Prescribed Burning is the process of planning and starting a controlled fire to achieve a specific goal.
Prescribed burning, also called controlled or planned burning, is done to a predetermined area, under specific environmental conditions. Prescribed burns are conducted on days that are dry enough to minimize smoke production and windy enough to that will take smoke out of the Willamette Valley Smoke-Sensitive Receptor Area (SSRA), yet not be so strong as to create fire-control problems. Prescribed burns generally take place in spring and fall, but can happen all year round.
Prescribed burning involves careful research, planning, and consultation prior to burning. During burning, the fire is constantly monitored by firefighters and specialists. The site of the prescribed burn is also monitored post-burn.
Prescribed burning is conducted for many reasons, including:
- To prevent and mitigate wildfires by disposing of built-up fuel loads (flammable material that fuels a fire)
- To minimize the spread of invasive species and pest insects that threaten native species
- To promote the growth of native trees, flowers, and other plants
- To restore nutrients to depleted soil
- To remove unmarketable tree residue, or "slash", from logging industries
- To dispose of agricultural waste
Agricultural Burns: Agricultural burns are burns that are used to remove agricultural waste that was generated on a farm. Agricultural burns are regulated and monitored by the Oregon Department of Agriculture (ODA). ODA requires that businesses obtain a burn permit from them prior to any agricultural burning activities. ODA limits agricultural burns to a specific designated burn season.
Slash Burns: Slash burns are burns that are used dispose of unmarketable tree residue, or "slash", from logging industries. Slash burns prepares the logged site for replanting by releasing nutrients and removing vegetation that would otherwise compete with the young trees. Slash burns also help prevent wildfires by removing fuel loads. Slash burns are regulated through the Oregon Department of Forestry (ODF). ODF requires forest landowners to obtain a permit prior to any slash burns.
Ecological Burns: Ecological burns are burns that are used to help the environment in some way, such as by removing invasive plants, recycling nutrients, or preventing wildfires. Ecological burns are monitored and regulated by the Bureau of Land Management (BLM).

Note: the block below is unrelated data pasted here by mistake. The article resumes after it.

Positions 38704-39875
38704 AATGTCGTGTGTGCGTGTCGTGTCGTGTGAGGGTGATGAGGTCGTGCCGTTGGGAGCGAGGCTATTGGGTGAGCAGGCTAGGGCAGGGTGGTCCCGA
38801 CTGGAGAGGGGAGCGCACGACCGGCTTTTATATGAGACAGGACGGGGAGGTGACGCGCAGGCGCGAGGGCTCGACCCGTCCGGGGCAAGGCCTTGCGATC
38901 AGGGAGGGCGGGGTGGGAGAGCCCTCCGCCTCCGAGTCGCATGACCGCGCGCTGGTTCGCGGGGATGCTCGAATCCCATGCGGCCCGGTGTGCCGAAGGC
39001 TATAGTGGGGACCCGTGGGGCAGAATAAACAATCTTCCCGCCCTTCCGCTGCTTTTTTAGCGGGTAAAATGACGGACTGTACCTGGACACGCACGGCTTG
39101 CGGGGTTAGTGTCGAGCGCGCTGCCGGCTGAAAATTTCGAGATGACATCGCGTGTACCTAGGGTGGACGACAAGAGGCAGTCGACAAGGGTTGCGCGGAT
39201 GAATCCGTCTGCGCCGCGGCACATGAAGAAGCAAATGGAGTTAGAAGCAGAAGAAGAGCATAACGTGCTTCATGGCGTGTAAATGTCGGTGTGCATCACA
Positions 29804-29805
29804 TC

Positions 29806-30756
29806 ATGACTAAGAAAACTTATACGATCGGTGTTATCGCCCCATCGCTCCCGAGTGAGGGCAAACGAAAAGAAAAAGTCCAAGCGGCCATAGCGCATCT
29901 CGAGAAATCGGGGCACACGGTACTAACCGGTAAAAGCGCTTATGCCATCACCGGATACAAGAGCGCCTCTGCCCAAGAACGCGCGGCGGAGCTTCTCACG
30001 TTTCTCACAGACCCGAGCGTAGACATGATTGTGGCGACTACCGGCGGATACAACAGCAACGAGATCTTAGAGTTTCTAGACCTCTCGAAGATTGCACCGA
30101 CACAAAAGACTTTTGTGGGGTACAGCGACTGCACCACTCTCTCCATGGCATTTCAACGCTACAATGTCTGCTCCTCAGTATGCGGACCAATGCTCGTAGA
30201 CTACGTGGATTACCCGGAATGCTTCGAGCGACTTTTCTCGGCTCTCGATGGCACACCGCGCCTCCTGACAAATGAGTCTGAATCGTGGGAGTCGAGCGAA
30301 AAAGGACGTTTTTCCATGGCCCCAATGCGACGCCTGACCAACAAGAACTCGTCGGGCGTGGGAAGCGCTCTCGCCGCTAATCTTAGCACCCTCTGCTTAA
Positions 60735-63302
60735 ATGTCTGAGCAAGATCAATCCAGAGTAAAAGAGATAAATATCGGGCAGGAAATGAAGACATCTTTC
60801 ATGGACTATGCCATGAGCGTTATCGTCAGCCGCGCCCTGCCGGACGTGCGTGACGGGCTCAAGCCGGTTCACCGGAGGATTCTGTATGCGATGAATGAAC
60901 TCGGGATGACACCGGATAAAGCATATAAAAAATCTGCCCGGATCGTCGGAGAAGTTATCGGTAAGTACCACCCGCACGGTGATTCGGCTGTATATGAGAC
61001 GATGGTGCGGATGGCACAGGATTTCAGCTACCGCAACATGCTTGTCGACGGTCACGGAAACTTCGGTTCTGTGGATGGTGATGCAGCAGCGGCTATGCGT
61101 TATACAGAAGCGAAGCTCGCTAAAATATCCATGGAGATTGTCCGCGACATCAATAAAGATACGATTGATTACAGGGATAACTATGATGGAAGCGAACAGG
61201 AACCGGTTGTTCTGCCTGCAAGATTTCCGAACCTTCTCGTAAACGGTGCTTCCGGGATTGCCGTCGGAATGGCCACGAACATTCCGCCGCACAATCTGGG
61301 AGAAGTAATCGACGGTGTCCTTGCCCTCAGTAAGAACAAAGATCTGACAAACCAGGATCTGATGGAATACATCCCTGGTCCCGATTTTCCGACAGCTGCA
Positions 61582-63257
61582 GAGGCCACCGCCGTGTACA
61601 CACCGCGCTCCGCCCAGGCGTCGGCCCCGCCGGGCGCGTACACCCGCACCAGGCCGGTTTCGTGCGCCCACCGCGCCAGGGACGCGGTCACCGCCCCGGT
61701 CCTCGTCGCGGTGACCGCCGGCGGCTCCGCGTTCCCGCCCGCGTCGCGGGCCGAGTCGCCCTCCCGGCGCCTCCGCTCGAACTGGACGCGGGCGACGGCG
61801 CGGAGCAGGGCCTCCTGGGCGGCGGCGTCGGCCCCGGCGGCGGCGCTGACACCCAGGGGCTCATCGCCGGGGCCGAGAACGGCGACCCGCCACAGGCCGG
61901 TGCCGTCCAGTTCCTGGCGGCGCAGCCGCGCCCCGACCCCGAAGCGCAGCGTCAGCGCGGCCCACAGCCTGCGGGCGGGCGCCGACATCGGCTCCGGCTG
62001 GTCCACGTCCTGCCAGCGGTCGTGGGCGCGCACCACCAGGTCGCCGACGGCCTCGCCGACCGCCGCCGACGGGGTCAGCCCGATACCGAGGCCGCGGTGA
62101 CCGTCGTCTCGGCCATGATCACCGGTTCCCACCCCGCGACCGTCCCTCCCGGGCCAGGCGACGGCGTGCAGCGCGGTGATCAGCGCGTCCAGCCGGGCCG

The Rivers to Ridges Partnership: The Rivers to Ridges Partnership is a collaborative of 17 public entities that work to protect and enhance the ecosystem of the Willamette Valley. Rivers to Ridges has a controlled ecological burn program in which they conduct several prescribed burns per year. Rivers to Ridge's ecological burns aim to help maintain prairie structure, dispose of thatch (dead plant matter), and remove fuel loads to prevent wildfires. These functions help maintain biodiversity, induce plant germination, and release nutrients into the soil. Rivers to Ridges obtains a permit from LRAPA and notifies all neighbors within 0.25 miles prior to any burns.
Willamette Valley Prescribed Fire Council: The Willamette Valley Prescribed Fire Council is made out of 6 public entities that collaborate to share information on the use of prescribed fires in the Willamette Valley. The Council informs the public of upcoming prescribed burns so residents can avoid smoke intrusions.
LRAPA does not regulate agricultural or slash burns in Lane County; agricultural burns are monitored and regulated by ODA and slash burns by ODF. LRAPA does however, respond to complaints concerning agricultural or slash burns. If you are being impacted by smoke from a prescribed burn and would like to file a complaint, please click here. Alternatively, you can call ODA's smoke comment line at (503) 986-4709 or ODF at (503) 945-7207.
LRAPA does regulate ecological burning in Lane County. LRAPA issues an annual burn permit to Rivers to Ridges and regulates their ecological burns in the wetlands of Lane County. For more information on Rivers to Ridges, visit their website or their Facebook page.